BOHS Meeting on the Thermal Environment

Working in extreme heat

We had a good turnout at the meeting today in Ellesmere Port  28 people  turned up to listen to four speakers who covered a number of aspects of managing the thermal environment.

Doug Hiebert talked about how BNFL dealt with a problem at their Selafield site.  Maintenance work has sometimes to be carried out in relatively high temperatures and high relative humidity and the risk is increased by the need to wear very comprehensive protective clothing to protect workers from the radiological hazards.  One problem they faced when assessing the risk is that it wasn’t possible to use the usual equipment to carry out environmental measurements due to the potential for it to become contaminated.

After assessing the problem a number of measures were implemented including

  • classifying the area as a “confined space” and introducing restrictions on acess based on factors that could affect an individual’s susceptibility to heat strain
  • trying to schedule maintenance work during plant shutdowns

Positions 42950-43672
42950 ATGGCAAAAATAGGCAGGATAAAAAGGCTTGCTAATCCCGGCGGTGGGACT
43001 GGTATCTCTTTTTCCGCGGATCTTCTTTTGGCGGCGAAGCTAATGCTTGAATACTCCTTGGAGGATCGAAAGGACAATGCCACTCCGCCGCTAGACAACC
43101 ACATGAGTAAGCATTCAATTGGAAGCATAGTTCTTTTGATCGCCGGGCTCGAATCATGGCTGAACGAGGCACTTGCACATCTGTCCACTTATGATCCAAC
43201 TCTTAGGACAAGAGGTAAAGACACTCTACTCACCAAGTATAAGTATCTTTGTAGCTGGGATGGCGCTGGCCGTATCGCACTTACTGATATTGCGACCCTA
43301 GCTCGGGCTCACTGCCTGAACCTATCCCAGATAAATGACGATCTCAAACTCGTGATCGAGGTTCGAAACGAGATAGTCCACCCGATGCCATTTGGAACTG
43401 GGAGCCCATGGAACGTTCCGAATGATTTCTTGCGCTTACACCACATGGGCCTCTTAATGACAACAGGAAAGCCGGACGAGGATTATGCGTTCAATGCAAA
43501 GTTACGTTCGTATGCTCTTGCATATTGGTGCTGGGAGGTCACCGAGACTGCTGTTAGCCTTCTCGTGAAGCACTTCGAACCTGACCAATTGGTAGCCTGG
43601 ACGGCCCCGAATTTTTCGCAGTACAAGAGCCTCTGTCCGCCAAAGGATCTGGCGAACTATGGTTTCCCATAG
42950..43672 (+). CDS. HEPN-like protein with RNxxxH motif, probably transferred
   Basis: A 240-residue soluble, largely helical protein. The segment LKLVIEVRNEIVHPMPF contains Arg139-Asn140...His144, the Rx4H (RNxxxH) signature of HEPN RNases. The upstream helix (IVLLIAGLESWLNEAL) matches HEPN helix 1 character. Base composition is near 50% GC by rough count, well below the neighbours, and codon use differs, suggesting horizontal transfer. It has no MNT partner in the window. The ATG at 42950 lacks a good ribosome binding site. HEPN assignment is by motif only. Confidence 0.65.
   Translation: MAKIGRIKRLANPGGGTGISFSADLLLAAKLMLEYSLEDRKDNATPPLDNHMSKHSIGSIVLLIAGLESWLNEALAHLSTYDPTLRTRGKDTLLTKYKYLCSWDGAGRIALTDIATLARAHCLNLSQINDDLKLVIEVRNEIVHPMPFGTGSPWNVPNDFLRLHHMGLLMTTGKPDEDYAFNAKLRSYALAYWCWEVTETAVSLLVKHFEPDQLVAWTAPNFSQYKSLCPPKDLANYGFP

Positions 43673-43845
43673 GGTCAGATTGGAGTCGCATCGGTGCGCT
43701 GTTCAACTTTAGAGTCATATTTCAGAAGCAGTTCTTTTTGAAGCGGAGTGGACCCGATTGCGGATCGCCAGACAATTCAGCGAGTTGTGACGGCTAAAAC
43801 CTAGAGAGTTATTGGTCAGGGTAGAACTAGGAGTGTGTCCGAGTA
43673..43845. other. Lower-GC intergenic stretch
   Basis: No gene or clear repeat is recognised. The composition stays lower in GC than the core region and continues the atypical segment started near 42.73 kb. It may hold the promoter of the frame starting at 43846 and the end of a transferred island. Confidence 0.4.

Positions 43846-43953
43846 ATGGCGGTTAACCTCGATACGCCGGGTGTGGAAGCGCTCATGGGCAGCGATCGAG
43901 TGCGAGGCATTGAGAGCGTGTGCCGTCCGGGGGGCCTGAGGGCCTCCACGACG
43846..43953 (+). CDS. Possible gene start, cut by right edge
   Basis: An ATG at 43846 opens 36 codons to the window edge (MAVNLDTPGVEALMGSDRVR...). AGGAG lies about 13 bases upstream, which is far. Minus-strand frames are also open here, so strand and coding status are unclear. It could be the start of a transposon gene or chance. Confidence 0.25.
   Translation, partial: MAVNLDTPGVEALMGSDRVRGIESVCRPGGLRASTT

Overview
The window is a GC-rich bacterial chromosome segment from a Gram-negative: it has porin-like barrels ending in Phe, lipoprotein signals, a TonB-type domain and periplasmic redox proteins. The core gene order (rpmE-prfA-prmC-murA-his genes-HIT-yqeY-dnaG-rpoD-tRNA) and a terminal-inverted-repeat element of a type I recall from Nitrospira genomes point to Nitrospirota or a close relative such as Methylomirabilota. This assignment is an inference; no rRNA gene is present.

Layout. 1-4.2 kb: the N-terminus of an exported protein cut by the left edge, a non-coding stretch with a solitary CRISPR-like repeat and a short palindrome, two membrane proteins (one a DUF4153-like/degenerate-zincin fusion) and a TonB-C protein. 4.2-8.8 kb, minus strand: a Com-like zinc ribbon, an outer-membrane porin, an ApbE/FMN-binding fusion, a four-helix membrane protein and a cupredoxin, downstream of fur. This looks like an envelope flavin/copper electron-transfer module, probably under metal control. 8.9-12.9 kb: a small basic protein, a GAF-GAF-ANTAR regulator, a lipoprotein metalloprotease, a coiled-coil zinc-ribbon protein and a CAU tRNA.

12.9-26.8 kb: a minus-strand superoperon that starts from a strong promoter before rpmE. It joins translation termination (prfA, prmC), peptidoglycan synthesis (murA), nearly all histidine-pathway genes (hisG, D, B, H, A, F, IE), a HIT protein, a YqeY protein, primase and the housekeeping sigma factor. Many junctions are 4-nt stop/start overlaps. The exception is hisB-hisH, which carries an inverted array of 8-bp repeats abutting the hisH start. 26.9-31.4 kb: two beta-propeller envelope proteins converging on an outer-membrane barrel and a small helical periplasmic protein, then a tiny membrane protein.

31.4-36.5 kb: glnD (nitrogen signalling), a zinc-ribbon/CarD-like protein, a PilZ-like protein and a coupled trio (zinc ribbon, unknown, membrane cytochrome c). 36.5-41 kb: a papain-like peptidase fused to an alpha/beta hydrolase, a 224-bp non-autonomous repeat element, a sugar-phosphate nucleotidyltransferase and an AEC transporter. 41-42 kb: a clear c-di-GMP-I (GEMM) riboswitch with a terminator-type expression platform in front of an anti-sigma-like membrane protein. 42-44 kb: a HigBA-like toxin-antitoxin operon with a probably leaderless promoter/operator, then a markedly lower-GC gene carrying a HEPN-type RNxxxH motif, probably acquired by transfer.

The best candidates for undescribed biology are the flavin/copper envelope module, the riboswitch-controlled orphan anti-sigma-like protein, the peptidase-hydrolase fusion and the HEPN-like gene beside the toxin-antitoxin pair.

• introducing quite stringent and conservative time restrictions for work in the area
  • providing cooling vests

Andrew Moore from the HSE was the second speaker. He provided a regulatory perspective but also gave some good advice on how to manage the health risks associated with work in hot environments. He stressed the importance of obtaining competent advice and effective management, ensuring that all the relevant stakeholders are involved.  He illustrated his presentation with a case study where workers at a leisure pool were working in relatively high temperatures and high humidities. Although treated as a thermal comfort problem, the temperatures involved meant that the workers could be considered to be experiencing thermal stress.

I was the third speaker. Copies of my slides with notes can be viewed on Slideshare and a previous post.

The final speaker was Len Morris of the HSE who announced the formation of a BOHS Topic group on the thermal environment. Anyone interested in getting involved should contact BOHS HQ.

There are a number of good on-line information sources for anyone who’d like to find out more about managing the risks to health presented by the thermal environment, including the following

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